Visiting your loved one in the Chapel of Rest

(34 Posts)
bigbluebus Tue 19-Nov-13 21:13:54

My dear Dad died suddenly and unexpectedly at the end of last week. He was old, but as fit as a fiddle - or so we thought.sad. We are busying ourselves with all the funeral arrangements and finances and supporting my Mother, who is frail and lost as Dad did everything for her.

Mum wants to go and visit Dad in the Chapel of Rest and has asked me and my brother to go with her. It hadn't even occurred to me until it was mentioned today. I have no previous experience of close family bereavement and so this is all new to me.

Can someone who has done this please tell me what to expect? I know Mum is arranging for a Priest to come with us as both she and Dad are devout Catholics, so I assume he will do some sort of blessing/prayers as there was no opportunity for the Last Rites. But I can't begin to prepare for seeing Dad in a coffin as I have no idea what to expect, except that Mum has taken Dad's suit in for him to be dressed in.

Blondeshavemorefun Tue 10-Dec-13 18:47:13

so sorry to hear about your dads death sad

i saw my dh almost 3years ago in the chapel of rest - i did it as needed him to look as normal as possible (as death was suicide and i found him) and needed a good last memory iyswim

funeral directors were lovely, they told me to take my time, i chose what clothes i wanted and they shaved and brushed his hair (silly but what i wanted)

you can go in alone, or with them/a friend/relative

i left some of his fav things, like packet of tobacco/lighter/bottle of beer

you can stay as long or little as you want

it was a weird exp, and tbh not one i want to repeat ........ but needed to go

dh mum didnt want to see him shes a cold woman and my female friends didnt either (fair enough) so went with his aunt

some of dh male friends went to say goodbye to dh

as hard as it was/is to go, personally it was something i needed to do and would have regretted not seeing dh x

LilyTheSavage Sun 01-Dec-13 15:27:17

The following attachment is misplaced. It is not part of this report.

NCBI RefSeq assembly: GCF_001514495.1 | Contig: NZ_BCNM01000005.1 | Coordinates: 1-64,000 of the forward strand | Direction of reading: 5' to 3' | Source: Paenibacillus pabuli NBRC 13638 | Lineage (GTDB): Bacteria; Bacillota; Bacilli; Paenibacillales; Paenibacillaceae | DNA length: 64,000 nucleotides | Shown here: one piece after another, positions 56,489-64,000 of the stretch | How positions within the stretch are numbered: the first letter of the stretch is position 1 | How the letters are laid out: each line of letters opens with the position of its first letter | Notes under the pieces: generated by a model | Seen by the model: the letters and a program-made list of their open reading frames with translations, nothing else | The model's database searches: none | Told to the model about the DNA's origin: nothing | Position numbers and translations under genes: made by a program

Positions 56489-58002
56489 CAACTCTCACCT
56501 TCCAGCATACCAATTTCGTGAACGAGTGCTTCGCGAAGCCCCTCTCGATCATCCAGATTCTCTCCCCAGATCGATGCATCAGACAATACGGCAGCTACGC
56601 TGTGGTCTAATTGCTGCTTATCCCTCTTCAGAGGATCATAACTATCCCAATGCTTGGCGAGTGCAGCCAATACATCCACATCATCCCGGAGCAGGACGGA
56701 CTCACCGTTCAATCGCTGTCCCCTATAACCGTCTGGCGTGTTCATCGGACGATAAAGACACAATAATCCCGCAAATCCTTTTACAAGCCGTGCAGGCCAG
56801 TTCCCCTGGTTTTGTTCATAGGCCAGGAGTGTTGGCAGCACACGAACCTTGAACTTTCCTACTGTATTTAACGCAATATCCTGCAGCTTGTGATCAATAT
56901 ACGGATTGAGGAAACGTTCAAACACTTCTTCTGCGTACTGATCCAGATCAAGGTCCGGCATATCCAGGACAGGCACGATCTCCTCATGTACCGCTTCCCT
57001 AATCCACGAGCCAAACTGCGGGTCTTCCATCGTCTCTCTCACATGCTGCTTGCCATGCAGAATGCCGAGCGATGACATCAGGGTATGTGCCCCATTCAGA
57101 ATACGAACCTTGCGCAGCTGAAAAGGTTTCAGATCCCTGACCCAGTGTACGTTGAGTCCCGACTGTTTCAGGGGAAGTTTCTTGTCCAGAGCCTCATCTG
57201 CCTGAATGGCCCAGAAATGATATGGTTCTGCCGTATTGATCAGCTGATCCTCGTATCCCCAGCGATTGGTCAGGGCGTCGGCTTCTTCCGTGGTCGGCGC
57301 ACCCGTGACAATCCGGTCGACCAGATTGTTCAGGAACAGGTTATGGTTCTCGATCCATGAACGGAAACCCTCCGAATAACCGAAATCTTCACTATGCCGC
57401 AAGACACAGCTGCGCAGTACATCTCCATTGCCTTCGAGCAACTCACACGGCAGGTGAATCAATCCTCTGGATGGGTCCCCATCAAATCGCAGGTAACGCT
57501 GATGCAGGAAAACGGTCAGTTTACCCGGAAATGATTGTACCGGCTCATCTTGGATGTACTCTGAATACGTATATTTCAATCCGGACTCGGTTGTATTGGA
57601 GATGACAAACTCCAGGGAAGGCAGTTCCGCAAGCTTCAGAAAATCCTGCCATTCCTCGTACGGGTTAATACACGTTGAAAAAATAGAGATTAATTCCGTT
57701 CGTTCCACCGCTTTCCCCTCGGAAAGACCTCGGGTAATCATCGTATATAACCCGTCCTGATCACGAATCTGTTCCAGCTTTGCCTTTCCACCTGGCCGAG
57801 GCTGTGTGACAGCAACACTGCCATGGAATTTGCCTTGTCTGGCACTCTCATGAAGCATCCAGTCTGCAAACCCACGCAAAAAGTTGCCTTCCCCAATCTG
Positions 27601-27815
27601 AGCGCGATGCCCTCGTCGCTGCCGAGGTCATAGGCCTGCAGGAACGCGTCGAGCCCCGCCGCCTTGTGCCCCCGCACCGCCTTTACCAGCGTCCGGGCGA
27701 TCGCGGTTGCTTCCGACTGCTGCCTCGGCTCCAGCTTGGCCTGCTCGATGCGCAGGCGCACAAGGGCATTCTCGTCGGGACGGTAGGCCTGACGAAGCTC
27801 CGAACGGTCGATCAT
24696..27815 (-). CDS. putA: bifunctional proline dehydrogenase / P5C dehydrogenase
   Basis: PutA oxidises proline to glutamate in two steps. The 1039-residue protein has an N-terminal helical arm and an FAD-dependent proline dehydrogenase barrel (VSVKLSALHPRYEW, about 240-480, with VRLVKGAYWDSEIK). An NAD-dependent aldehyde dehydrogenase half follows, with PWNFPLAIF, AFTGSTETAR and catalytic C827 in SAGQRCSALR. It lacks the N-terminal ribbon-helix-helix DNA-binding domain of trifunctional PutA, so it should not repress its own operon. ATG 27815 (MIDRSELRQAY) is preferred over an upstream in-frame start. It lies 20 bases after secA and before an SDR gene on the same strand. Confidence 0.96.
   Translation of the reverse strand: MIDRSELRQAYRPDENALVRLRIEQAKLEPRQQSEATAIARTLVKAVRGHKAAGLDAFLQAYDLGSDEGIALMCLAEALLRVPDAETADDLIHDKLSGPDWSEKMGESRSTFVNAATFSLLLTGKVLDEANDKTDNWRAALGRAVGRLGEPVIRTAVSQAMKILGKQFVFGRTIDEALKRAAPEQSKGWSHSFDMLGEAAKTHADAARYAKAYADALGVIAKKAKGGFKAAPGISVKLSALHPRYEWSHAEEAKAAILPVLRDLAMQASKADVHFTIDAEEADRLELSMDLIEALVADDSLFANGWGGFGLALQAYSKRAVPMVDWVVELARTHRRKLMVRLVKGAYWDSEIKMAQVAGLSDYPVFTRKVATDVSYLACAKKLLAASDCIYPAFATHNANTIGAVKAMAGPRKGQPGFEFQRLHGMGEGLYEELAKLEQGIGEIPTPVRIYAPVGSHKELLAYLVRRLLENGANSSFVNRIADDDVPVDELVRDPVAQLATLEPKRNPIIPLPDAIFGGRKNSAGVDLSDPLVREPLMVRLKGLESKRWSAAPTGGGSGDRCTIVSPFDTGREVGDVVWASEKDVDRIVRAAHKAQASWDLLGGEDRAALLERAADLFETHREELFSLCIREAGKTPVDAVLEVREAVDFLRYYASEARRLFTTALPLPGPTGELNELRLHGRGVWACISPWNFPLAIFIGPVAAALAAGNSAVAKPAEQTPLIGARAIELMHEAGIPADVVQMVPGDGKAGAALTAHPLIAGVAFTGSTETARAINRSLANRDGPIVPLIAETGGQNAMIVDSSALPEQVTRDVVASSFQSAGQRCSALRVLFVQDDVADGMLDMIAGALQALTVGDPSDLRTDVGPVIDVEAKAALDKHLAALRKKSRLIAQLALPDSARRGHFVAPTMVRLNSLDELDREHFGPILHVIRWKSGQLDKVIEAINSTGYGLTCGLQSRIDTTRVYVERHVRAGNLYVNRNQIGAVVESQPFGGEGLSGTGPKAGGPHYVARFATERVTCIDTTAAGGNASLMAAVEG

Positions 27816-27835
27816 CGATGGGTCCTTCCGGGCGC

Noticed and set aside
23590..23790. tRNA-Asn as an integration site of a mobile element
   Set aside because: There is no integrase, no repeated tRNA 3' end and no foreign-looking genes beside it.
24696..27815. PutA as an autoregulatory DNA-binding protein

Thanks for your message. I'm sorry about your husband. My DS died very suddenly in a tragic and silly accident. I wanted to spend as much time as possible with him before his funeral. We are still in shock nearly four months later.
I like hearing about you reading the sports pages to your DH.
I hope you find peace and happiness. XX

strugglinginsilence Sun 01-Dec-13 11:17:14

Oh Lily, my heart goes out to you.

I lost my DH nearly three years ago and also spent a lot of time at the Chapel of Rest with him, I would read the sports pages to him each morning until the funeral.

I do think if the loved one has died after a lot of medical intervention it is best not to have the memory of how the treatment leaves them.

Look after yourselves, bereavement has a huge impact across your whole life and you need to be kind to yourself.

3girlies Sat 30-Nov-13 19:57:22

Hi, firstly I am very sorry for your loss. I went to visit our daughter aged 6 in the funeral home a couple of times, firstly alone, the funeral director was very kind and stayed with me, then with my parents, husband and Flora's sister who was 10 at the time. I as very glad that we did this, she was dressed in a beautiful outfit and I was glad that she was no longer in pain, just us. I am very glad we did this this, took a few last photo's, and spent a little time with her. Hope you feel the same. XX

LilyTheSavage Thu 28-Nov-13 08:29:01

Hi Echt. I'm sorry for your loss, but I'm loving the scarlet cardi - and didn't mis-understand what you meant. We had my DS (aged 21) dressed in some favourite shorts, old rugby socks, a vest and his fluffy dressing gown. It was a really eclectic mixture and looked dreadfully mismatched, but his brothers had chosen them and they were perfect. I chose his dressing gown as he loved wearing it and also his big snuggly blanket. When I went to see him the first time in his clothes at the funeral home chapel of rest they'd draped the blanket over him like a tablecloth so I rearranged it to snuggle around him. To their credit they left it exactly as I'd put it.